PittMoss Aims to Expand and Make Your Victory Garden Peat-Free

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Photo Credit: PittMoss

Amid heightened interest in home gardening during quarantine, Pittsburgh startup PittMoss has raised over $90,000 through crowdfunding platform Republic — three times the original goal. 

“This is very exciting for us,” said Ashley Mariani, PittMoss’ director of business development. “We are more humbled than surprised — we know we have something special and disruptive at PittMoss. But having others — from Silicon Valley investors to home gardeners — invest in us is a very rewarding feeling.”

In 2015, the company, which produces sustainable potting mixes from recycled materials, got $200,000 from celebrity investor Mark Cuban after founder Mont Handley appeared on the reality competition Shark Tank. Cuban continued to invest later as well, alongside additional investment from BlueTree Capital and other local investment firms.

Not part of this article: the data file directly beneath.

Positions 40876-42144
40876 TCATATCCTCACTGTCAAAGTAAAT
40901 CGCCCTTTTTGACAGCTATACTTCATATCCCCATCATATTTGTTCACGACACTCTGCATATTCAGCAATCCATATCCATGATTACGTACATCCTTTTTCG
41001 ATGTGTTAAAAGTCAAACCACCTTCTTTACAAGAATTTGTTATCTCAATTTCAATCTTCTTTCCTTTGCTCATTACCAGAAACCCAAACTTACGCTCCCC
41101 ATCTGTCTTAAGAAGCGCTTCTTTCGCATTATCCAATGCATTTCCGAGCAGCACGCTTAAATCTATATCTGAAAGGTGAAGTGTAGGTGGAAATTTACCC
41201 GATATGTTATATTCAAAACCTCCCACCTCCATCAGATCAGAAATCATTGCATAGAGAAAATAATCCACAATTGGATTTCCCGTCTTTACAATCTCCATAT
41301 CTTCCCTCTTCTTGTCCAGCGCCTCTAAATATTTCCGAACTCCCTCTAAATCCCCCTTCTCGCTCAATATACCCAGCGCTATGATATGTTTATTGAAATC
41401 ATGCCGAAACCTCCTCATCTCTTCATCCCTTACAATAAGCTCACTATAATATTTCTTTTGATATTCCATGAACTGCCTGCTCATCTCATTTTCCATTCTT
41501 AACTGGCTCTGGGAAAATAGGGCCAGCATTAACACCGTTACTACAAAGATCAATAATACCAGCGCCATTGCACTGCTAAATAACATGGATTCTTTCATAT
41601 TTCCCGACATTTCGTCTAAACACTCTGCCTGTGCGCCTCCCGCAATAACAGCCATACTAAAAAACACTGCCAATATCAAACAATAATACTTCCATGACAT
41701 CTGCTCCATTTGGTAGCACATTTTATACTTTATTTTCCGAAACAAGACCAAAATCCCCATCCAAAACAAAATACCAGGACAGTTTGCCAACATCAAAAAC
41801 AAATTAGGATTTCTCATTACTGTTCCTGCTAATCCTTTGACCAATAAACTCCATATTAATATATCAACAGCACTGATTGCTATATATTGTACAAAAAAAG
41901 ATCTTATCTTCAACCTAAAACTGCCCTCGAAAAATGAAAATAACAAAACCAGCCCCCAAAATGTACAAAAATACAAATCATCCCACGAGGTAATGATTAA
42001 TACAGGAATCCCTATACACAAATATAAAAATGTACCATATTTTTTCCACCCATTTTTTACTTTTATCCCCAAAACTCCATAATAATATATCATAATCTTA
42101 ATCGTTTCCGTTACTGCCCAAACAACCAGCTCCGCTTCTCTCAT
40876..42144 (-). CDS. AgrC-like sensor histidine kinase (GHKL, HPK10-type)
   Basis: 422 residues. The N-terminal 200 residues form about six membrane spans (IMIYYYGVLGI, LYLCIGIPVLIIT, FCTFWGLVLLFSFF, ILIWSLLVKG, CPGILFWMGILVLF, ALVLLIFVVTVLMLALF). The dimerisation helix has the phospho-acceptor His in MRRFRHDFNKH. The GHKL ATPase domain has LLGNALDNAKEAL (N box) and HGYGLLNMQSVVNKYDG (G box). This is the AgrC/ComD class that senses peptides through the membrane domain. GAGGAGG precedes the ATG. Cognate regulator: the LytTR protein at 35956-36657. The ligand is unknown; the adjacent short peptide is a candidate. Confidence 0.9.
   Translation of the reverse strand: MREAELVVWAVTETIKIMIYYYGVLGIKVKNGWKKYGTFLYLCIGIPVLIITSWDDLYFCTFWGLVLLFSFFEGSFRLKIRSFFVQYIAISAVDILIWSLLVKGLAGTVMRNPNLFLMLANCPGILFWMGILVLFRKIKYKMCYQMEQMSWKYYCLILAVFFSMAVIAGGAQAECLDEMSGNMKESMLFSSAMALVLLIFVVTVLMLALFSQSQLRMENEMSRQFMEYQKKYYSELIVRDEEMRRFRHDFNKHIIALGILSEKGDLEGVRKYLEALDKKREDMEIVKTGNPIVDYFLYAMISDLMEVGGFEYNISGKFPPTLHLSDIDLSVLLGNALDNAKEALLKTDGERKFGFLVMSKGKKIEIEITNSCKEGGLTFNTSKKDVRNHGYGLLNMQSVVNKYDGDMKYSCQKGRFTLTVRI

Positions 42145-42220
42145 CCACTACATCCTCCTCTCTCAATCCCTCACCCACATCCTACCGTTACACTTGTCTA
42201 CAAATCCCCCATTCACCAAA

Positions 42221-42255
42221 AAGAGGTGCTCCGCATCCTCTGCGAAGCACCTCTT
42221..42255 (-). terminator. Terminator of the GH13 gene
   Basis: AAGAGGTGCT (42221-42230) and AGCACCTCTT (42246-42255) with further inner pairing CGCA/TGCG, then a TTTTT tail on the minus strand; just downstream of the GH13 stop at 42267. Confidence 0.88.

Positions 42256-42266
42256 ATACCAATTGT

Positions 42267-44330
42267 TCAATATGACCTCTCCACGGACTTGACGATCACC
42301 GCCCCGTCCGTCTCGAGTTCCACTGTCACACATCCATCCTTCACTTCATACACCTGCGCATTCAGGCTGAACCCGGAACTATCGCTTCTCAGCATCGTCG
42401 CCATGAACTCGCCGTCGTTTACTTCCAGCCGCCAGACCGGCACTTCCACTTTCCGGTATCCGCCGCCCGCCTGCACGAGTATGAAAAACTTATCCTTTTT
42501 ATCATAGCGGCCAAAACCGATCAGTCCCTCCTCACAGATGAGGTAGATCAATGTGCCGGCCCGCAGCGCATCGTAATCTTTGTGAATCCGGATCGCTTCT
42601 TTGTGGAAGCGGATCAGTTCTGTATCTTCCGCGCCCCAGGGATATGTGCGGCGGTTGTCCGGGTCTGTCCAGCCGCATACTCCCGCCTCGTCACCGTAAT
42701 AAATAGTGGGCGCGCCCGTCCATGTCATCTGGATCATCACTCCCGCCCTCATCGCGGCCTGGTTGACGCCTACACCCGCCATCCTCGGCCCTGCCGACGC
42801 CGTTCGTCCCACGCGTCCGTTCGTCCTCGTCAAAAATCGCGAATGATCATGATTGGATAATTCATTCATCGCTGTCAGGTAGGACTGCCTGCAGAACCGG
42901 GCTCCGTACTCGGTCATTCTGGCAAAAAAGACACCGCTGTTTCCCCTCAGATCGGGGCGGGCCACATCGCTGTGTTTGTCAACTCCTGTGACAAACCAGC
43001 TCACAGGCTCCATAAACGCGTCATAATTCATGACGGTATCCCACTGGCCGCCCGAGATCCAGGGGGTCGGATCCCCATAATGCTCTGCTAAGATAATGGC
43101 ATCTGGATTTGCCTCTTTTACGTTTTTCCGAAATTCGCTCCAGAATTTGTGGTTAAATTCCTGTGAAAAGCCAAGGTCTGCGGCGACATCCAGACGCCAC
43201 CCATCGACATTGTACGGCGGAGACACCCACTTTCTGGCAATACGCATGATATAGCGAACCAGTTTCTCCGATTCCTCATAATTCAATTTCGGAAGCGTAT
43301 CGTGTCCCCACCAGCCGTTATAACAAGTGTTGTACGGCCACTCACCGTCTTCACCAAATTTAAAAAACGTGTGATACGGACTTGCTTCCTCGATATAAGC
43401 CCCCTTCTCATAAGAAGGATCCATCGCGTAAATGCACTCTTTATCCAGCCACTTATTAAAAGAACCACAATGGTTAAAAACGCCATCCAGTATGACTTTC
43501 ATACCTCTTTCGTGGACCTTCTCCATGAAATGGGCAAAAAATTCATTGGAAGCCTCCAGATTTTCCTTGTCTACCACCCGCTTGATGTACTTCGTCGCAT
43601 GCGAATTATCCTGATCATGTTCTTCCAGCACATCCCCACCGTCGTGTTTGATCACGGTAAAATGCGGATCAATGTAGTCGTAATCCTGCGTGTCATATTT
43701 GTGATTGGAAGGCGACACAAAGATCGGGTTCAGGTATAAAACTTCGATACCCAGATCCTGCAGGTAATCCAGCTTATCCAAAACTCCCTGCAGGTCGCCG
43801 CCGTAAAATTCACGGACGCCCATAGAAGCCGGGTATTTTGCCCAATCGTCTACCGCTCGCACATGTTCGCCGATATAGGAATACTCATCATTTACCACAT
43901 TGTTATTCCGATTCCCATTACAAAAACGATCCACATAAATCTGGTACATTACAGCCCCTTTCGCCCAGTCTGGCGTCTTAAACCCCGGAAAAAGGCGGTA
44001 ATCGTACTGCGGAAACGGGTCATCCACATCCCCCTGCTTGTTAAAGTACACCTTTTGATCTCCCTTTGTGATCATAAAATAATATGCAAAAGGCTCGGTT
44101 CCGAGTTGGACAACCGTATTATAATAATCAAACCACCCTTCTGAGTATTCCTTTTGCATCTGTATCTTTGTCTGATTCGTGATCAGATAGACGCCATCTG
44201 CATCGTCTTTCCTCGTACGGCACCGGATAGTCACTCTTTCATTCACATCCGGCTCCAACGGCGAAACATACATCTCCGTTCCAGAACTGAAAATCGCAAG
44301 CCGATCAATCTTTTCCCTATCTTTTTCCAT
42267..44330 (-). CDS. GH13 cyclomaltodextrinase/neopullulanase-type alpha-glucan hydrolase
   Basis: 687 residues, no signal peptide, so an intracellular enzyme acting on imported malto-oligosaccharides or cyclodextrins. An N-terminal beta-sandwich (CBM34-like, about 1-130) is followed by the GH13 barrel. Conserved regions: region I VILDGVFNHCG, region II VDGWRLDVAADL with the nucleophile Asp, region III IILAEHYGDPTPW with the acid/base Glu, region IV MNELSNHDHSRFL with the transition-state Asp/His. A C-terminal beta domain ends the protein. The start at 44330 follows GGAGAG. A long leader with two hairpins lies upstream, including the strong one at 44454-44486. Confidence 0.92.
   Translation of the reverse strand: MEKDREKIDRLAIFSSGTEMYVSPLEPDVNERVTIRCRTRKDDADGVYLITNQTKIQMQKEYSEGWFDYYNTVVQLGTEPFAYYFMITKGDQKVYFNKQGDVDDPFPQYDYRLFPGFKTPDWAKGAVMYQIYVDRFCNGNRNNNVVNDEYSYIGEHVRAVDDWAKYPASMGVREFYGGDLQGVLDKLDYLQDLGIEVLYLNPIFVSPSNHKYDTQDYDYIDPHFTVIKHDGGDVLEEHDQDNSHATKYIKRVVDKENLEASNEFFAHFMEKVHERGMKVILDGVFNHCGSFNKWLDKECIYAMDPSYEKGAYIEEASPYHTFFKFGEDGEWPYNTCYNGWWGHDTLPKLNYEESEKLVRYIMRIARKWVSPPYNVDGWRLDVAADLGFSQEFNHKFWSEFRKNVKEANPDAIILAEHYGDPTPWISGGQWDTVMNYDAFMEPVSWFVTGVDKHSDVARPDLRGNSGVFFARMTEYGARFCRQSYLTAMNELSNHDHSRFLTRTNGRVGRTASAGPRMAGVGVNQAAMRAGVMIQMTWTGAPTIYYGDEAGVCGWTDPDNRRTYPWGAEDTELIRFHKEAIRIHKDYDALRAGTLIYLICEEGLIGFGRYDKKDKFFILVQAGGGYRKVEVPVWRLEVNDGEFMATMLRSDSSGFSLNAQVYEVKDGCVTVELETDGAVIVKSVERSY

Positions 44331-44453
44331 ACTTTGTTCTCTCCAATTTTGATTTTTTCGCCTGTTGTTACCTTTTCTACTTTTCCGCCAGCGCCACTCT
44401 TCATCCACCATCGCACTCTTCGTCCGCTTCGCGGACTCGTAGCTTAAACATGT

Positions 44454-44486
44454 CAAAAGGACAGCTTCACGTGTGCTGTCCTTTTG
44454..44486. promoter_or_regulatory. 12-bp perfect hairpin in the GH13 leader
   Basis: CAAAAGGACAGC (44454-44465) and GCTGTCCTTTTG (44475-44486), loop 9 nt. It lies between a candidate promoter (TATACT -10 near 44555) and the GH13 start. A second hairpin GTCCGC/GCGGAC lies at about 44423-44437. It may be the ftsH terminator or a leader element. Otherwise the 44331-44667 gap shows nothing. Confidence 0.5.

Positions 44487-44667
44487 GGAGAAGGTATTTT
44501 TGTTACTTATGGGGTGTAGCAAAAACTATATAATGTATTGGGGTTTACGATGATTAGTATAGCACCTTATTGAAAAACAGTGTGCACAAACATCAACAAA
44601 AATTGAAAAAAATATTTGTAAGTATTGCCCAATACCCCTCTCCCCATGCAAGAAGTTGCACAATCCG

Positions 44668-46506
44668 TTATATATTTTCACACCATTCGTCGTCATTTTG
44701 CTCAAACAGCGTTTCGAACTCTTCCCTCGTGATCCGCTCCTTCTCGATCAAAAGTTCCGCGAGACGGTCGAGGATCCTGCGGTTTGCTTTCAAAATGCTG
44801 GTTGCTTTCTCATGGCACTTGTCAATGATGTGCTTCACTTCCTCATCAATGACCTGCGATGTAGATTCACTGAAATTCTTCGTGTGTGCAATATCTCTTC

“When we were on Shark Tank, a lot of people were watching at home,” she added. “People were like, ‘How do I get in on this?’

The more she thought about it, the more Mariani realized that crowdfunding makes good business sense. “Raising funds on Republic allows your fans to be actual participants in the company,” she said. “It’s also a really great publicity and marketing tool to expose our name to other investors.”